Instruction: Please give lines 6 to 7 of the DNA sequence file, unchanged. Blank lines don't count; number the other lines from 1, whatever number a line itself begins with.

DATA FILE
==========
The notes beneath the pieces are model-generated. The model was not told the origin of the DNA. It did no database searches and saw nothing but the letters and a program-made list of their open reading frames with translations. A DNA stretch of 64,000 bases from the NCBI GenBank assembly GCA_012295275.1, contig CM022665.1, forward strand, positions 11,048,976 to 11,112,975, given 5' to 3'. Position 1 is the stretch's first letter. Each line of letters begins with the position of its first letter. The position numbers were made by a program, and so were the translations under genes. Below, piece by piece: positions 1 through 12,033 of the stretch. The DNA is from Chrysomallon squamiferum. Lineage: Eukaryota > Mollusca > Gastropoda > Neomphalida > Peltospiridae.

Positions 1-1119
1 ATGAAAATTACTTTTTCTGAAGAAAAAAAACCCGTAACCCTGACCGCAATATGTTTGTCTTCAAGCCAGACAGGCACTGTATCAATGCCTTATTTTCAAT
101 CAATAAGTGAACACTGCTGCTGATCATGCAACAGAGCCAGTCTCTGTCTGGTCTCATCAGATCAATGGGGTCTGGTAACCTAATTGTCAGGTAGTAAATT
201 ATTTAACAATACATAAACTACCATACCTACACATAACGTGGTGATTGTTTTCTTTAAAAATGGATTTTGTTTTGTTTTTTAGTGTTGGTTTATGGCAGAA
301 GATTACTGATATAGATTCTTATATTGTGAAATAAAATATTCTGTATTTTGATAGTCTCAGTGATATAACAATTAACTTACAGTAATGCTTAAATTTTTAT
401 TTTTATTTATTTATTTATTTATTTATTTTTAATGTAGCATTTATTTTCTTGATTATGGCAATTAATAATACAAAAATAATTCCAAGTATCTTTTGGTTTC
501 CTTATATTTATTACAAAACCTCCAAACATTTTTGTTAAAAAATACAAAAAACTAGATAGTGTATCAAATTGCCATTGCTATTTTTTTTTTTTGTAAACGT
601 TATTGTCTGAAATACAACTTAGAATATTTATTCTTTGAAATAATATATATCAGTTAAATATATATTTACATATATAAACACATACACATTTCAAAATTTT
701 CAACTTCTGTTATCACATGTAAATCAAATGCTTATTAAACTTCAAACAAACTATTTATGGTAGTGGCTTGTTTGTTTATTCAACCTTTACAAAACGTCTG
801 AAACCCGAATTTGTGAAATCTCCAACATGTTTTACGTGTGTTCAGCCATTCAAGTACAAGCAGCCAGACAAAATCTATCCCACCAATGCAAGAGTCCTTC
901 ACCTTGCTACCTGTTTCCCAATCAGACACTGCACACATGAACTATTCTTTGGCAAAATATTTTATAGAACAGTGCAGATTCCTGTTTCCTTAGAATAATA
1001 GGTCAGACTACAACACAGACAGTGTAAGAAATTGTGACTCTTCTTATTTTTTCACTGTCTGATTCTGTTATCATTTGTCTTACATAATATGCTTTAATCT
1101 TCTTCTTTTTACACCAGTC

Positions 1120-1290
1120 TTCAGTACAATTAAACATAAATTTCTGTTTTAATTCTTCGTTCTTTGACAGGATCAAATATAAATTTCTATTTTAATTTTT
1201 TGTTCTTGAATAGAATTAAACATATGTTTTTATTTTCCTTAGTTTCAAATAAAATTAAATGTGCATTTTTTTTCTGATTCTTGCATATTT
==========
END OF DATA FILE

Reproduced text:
301 GATTACTGATATAGATTCTTATATTGTGAAATAAAATATTCTGTATTTTGATAGTCTCAGTGATATAACAATTAACTTACAGTAATGCTTAAATTTTTAT
401 TTTTATTTATTTATTTATTTATTTATTTTTAATGTAGCATTTATTTTCTTGATTATGGCAATTAATAATACAAAAATAATTCCAAGTATCTTTTGGTTTC